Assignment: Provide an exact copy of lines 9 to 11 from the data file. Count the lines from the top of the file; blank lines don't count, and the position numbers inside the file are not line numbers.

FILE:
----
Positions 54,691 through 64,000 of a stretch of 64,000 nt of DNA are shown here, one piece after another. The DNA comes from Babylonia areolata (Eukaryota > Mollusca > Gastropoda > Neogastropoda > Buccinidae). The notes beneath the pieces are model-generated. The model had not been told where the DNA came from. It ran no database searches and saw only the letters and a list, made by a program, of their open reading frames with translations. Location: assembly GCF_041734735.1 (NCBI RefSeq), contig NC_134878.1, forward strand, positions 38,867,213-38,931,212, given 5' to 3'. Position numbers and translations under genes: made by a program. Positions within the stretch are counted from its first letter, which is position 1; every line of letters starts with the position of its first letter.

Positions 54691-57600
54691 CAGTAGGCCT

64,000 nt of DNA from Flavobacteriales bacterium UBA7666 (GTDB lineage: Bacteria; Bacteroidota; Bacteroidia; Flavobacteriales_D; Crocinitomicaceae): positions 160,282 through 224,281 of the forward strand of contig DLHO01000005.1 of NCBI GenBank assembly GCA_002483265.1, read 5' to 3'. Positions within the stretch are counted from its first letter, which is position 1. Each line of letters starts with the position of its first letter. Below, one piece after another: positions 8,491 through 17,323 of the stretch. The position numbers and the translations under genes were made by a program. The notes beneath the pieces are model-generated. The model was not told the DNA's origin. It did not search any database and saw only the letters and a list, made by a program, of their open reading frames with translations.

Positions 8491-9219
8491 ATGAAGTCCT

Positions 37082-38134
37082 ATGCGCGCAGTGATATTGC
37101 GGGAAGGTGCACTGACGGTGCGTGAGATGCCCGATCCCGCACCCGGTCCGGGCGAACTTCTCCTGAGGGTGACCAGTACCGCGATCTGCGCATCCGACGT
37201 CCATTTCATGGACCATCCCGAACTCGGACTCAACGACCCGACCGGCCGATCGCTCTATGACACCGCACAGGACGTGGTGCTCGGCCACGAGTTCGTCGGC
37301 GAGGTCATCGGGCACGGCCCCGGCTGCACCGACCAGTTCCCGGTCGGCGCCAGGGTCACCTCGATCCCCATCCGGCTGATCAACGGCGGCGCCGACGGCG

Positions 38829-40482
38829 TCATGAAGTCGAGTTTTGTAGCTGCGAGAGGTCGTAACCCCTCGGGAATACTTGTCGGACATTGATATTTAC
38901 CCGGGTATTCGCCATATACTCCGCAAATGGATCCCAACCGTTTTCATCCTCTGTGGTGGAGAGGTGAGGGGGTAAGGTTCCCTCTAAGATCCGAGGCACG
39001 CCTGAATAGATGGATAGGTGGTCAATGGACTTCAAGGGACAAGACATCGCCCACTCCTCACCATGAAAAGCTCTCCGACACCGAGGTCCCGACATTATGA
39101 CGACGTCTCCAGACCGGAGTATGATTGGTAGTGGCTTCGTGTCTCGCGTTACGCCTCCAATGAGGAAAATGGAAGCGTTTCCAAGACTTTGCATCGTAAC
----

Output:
37101 GGGAAGGTGCACTGACGGTGCGTGAGATGCCCGATCCCGCACCCGGTCCGGGCGAACTTCTCCTGAGGGTGACCAGTACCGCGATCTGCGCATCCGACGT
37201 CCATTTCATGGACCATCCCGAACTCGGACTCAACGACCCGACCGGCCGATCGCTCTATGACACCGCACAGGACGTGGTGCTCGGCCACGAGTTCGTCGGC
37301 GAGGTCATCGGGCACGGCCCCGGCTGCACCGACCAGTTCCCGGTCGGCGCCAGGGTCACCTCGATCCCCATCCGGCTGATCAACGGCGGCGCCGACGGCG